Bowie priest offering drive-thru confessions amid calls for social distancing

Most churches around the D.C. region are closed due to bans on large group gatherings in the wake of the coronavirus pandemic. But one priest in Prince George’s County, Maryland, found a creative way to reach his flock despite calls for social distancing.

Father Scott Holmer of St. Edward the Confessor Catholic Church in Bowie is not even on social media, but he has gone viral.

Holmer was inspired by stories about drive-thru COVID-19 testing sites in South Korea, and he decided to offer the sacrament of penance in a similar way.

“So, I was trying to think about what to do,” Holmer said. “Maybe if we had drive-thru confessions, that’ll do the trick.”

Every day since Saturday, Holmer has spent at least an hour in the parking lot of the church. On Sunday mornings, he would be out longer, as that is when he would normally be saying mass.

However, it’s only since the picture of him giving drive-thru confessions started going viral that he started seeing more traffic through the parking lot.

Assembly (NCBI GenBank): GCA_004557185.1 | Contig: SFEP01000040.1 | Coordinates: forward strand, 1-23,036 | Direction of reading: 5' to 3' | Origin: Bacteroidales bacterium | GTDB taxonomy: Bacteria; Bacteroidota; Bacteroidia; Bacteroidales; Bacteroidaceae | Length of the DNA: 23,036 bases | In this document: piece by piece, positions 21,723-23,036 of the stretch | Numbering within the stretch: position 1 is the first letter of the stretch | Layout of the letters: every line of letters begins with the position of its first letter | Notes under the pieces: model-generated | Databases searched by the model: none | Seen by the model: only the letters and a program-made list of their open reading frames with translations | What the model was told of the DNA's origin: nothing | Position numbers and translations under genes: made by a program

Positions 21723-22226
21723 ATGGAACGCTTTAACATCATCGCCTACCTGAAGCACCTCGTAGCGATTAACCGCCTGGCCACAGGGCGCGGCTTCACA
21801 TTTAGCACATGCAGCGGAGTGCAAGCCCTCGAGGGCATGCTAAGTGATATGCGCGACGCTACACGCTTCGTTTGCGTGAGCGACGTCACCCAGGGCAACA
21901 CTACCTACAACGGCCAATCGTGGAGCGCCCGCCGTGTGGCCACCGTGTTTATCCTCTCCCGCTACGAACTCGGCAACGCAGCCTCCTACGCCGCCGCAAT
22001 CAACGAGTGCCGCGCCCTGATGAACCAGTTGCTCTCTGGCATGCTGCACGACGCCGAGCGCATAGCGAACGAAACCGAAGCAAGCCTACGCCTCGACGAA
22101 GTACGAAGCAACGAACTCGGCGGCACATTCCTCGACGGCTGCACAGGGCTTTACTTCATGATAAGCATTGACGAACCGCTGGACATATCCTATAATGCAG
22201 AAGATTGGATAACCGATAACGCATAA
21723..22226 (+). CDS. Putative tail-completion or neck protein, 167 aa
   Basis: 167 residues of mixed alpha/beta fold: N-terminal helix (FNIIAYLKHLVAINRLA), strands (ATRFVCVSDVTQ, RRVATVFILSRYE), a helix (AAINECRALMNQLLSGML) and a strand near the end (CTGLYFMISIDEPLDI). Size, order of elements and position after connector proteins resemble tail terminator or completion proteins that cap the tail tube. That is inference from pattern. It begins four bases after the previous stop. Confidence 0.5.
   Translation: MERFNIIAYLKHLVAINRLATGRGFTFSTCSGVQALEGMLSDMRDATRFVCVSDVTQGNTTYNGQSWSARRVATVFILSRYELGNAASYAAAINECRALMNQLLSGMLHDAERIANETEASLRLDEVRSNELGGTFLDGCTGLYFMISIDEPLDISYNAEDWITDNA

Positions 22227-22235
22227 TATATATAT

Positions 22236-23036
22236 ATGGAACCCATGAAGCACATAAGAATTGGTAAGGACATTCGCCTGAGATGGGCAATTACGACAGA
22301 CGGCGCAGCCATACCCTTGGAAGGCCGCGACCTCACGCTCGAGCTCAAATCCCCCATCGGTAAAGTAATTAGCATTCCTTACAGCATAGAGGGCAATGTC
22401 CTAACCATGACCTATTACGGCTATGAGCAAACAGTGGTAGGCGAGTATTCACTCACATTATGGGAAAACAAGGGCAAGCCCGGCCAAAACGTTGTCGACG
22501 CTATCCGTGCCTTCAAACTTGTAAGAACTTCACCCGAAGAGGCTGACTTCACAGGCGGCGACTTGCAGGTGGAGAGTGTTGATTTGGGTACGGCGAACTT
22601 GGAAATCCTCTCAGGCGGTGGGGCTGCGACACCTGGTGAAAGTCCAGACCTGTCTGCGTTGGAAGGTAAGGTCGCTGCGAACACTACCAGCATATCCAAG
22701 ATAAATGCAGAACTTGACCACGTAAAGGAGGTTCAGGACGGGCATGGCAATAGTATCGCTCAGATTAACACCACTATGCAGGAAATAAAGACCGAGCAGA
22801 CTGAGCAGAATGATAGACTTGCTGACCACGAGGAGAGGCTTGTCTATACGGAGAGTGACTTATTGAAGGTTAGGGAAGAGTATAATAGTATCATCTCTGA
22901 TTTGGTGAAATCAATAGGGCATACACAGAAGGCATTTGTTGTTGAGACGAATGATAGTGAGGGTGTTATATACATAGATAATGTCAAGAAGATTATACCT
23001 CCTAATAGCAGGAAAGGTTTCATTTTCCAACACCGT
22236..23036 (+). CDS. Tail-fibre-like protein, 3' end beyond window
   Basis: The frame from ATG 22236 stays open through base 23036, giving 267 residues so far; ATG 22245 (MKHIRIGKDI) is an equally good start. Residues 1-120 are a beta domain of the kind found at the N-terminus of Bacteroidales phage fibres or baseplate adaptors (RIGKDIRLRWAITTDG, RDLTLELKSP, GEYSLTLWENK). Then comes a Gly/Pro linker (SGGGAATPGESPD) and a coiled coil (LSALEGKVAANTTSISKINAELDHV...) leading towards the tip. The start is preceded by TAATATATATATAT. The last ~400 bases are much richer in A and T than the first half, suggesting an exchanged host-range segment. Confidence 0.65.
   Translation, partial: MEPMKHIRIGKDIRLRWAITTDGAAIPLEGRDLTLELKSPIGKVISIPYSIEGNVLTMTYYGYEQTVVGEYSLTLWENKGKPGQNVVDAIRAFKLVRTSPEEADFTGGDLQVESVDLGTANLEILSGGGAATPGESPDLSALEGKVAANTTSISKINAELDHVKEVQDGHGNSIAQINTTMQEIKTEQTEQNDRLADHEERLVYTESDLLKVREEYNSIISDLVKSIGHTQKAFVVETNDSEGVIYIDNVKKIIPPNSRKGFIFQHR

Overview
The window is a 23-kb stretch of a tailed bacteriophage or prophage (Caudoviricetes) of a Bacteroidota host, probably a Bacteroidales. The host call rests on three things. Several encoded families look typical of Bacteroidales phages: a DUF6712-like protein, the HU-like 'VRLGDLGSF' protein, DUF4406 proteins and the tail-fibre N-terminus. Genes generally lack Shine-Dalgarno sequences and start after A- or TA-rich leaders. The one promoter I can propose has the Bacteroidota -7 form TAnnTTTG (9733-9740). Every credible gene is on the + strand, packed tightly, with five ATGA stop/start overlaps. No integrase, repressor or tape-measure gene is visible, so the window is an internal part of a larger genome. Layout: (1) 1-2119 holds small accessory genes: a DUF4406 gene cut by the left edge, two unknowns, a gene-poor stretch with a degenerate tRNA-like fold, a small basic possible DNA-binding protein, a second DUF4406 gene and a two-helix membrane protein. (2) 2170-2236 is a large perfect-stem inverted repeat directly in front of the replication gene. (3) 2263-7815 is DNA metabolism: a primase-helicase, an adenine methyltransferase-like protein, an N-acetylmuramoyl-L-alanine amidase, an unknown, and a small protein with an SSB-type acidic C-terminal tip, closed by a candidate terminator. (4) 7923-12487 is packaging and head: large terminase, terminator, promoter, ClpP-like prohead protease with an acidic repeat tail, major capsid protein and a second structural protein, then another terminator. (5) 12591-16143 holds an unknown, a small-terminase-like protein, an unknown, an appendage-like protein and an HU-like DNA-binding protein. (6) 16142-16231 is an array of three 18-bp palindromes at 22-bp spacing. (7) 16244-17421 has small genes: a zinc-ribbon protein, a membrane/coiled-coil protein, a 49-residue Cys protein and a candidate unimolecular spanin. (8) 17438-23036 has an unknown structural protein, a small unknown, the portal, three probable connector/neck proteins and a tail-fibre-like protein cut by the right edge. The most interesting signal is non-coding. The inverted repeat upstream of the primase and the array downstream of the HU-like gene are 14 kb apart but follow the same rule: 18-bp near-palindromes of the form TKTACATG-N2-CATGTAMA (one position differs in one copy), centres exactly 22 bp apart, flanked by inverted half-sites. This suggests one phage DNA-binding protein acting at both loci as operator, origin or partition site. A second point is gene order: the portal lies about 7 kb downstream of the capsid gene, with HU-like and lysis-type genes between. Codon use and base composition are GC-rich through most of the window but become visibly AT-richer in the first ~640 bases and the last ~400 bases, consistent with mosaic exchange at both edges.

Holmer said it has brought him some joy at a time when he is physically more distant than ever from his parishioners.

“It used to be all my thought was about how do I keep the roof from leaking, how do I keep the air conditioning from breaking, and all these things about facilities and maintenance,” Holmer said. “Now, I don’t have to worry about that anymore.”

He said it is pretty powerful when people pull up in the line, and “some are even getting teary because they’re so joyful that the church, even though we can’t have mass anymore, the priest can still be present to them.”

Holmer even went the extra mile to have a blindfold with him, since he can’t set up a screen in the parking lot. Typically, confessions are heard with some degree of anonymity, although that is not required.

A seminarian helping him out signals to him whether the driver wants to be anonymous or not. It  has not happened yet, but Holmer said he will maintain the option should it be requested.

“It’s been edifying when I sit in the parking lot and people drive by Mitchellville Road, and they honk their horns, and they wave, and they’re just glad to see the priest is doing something,” Holmer said.

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